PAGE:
“We’re going to have to keep things closed for a while,” said President Trump after a night of protests over the murder of George Floyd by police officers in Minnesota. “Folks, there’s a pandemic happening and it’s very serious! We need to make sure no one is out protesting America’s insistence on killing unarmed black people and spreading the virus.”

The statements mark an about-face from the President who just last week called for a complete reopening of society and praised throngs of armed, almost all white protesters advocating for social distancing restrictions to be lifted.

“Oh, that was very different,” said Trump. “Those were patriots fighting for their economic freedom and were very good people, and these are just a bunch of…” Trump paused, reminding himself to not say the N-Word, “well, let’s just say these are just a lot of very bad, nasty people.” 

The Avocado spoke to several white thirtysomethings on Facebook who believe the public’s reaction to George Floyd’s death indicates that America’ is finally acknowledging the harmful effects of systemic racism in a way that the murders of Trayvon Martin, Jordan Davis, Renisha McBride, Eric Garner, John Crawford, Michael Brown, Laquan Mcdonald, Tamir Rice, Freddie Gray, Jamar Clark, Anton Sterling, Diamond Reynolds, Charles Kinsey, Walter Scott, Oscar Grant III, Philando Castile, Sandra Bland, Botham Jean, Atatiana Jefferson, Ahmaud Arbery and hundreds of others did not.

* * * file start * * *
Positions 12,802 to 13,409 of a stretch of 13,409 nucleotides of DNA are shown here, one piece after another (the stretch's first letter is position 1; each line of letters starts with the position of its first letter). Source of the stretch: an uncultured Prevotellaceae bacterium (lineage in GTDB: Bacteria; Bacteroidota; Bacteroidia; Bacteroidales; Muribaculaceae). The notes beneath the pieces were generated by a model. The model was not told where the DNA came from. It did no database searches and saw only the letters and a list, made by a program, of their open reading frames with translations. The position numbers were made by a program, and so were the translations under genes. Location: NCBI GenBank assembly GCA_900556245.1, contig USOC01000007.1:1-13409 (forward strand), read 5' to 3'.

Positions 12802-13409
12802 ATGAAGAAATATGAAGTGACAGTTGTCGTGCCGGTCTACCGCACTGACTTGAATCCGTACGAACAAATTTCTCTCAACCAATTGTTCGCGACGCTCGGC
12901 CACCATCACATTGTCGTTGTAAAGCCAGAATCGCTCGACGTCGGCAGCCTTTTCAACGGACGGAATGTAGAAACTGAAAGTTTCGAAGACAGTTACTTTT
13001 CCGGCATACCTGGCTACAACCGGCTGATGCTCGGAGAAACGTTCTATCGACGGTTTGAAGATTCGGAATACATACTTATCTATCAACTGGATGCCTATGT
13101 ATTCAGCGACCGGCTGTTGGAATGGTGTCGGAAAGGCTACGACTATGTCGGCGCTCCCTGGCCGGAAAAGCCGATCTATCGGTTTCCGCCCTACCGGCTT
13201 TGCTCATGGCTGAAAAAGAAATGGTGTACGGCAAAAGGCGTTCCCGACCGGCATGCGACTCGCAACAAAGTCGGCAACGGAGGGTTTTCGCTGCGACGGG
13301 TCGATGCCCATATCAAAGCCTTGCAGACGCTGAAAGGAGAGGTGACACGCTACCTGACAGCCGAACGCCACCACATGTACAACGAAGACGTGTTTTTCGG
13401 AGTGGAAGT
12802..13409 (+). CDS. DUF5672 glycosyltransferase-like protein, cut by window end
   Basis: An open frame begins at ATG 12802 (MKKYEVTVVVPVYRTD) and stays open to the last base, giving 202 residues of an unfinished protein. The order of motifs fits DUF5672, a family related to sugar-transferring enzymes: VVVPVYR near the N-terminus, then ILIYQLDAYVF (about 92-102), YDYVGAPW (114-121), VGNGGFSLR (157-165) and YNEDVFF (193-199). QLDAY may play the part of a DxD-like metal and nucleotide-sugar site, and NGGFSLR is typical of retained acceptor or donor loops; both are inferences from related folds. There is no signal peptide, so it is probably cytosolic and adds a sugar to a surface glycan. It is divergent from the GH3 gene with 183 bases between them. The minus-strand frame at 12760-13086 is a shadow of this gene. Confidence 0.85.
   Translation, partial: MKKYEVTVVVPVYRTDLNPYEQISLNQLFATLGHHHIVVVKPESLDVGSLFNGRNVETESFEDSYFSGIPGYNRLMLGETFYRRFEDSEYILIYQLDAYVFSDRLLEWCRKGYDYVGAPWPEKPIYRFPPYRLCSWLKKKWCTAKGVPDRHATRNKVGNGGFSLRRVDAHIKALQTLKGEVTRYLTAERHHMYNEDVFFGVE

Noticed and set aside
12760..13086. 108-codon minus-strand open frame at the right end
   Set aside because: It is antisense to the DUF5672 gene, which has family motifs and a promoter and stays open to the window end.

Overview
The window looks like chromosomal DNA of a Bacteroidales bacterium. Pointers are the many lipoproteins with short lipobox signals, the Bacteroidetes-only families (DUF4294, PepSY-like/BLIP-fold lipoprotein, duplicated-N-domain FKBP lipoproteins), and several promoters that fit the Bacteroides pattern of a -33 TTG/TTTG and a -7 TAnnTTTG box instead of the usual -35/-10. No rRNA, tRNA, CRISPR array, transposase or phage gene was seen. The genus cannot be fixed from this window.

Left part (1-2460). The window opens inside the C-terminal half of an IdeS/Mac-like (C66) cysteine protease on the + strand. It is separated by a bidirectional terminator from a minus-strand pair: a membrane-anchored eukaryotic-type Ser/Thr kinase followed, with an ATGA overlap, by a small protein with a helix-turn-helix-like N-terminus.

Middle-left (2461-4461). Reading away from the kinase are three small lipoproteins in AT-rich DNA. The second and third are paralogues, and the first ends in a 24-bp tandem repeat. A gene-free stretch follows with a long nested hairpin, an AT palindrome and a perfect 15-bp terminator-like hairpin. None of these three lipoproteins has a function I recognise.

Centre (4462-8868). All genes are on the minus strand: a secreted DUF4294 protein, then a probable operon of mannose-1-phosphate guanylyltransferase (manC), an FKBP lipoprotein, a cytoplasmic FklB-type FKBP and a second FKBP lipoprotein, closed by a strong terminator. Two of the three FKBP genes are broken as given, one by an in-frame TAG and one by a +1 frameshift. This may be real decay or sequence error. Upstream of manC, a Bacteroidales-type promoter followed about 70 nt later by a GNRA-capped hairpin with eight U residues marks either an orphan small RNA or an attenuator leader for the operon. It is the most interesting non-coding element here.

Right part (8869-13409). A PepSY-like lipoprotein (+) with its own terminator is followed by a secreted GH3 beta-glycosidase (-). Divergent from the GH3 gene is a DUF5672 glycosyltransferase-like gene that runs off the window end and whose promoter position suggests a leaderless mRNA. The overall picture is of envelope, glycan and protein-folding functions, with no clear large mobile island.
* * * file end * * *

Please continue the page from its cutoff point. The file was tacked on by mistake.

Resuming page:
“I think this is really going to start to change things,” posted a well-intentioned woman named Denise on Facebook before signing a petition demanding “Justice for George” and then spending the next three hours unironically commenting on videos of black people looting a Target in Minnesota that she thinks that sort of behavior is disgusting and that someone should call the police on them immediately. 

“America has a long way to go toward racial equality,” posted Denise to her 873 followers, even receiving a like from Daniel, a former colleague and the one black friend she has on Facebook. Daniel had started to write out an explanation on how equality is not possible without systemic change but decided to just spend the time it would take to educate his well-meaning white acquaintance with his son who was still too young to know how broken this world is.